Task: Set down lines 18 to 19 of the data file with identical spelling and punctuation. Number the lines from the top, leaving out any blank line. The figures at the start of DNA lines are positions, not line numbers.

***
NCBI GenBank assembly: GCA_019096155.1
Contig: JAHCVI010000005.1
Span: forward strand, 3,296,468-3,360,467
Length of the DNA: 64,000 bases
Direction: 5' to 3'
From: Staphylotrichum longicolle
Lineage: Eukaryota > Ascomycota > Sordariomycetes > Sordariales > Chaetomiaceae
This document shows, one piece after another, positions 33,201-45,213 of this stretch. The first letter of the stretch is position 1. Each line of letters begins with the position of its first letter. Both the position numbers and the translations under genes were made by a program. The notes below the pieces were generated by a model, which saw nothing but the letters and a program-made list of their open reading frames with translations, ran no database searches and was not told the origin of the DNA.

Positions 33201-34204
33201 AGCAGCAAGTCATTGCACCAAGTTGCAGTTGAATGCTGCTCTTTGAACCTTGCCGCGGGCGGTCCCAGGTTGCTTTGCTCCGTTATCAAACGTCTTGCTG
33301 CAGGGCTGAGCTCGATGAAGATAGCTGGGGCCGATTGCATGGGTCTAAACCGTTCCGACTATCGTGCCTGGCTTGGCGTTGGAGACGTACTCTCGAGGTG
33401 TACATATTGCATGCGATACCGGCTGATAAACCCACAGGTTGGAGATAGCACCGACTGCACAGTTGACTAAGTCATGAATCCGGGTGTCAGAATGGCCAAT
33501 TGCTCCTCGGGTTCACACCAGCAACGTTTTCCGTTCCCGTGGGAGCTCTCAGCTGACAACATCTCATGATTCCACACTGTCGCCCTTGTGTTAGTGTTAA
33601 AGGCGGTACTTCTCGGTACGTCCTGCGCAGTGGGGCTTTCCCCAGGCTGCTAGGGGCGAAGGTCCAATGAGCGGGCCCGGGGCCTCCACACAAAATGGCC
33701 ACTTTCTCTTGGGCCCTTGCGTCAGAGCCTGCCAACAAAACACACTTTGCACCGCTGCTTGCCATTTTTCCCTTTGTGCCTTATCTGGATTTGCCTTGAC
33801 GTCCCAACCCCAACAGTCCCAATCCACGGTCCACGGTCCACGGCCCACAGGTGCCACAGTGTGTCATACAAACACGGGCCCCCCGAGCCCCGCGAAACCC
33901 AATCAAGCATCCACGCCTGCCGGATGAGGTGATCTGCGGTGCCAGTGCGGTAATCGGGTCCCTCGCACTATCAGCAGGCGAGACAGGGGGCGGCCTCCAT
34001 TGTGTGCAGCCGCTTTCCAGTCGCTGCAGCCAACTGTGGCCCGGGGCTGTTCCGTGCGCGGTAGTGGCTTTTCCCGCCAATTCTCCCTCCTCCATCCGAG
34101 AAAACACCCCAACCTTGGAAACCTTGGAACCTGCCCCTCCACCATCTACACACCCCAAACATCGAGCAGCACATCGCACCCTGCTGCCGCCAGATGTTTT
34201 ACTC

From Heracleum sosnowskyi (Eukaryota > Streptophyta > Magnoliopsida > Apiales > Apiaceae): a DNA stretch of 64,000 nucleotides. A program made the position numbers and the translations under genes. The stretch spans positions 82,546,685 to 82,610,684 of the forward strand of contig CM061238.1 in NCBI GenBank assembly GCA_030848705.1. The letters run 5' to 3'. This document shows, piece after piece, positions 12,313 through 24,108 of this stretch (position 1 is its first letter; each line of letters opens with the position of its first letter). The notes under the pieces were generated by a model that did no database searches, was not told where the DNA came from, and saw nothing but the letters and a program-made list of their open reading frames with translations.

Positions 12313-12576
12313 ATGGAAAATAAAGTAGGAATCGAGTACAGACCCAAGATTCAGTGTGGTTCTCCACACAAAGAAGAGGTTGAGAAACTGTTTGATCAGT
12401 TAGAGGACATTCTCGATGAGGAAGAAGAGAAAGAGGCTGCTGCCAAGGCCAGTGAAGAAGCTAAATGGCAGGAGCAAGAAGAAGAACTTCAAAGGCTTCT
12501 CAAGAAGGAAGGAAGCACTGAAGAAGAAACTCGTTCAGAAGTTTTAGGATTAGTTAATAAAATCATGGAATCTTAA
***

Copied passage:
34001 TGTGTGCAGCCGCTTTCCAGTCGCTGCAGCCAACTGTGGCCCGGGGCTGTTCCGTGCGCGGTAGTGGCTTTTCCCGCCAATTCTCCCTCCTCCATCCGAG
34101 AAAACACCCCAACCTTGGAAACCTTGGAACCTGCCCCTCCACCATCTACACACCCCAAACATCGAGCAGCACATCGCACCCTGCTGCCGCCAGATGTTTT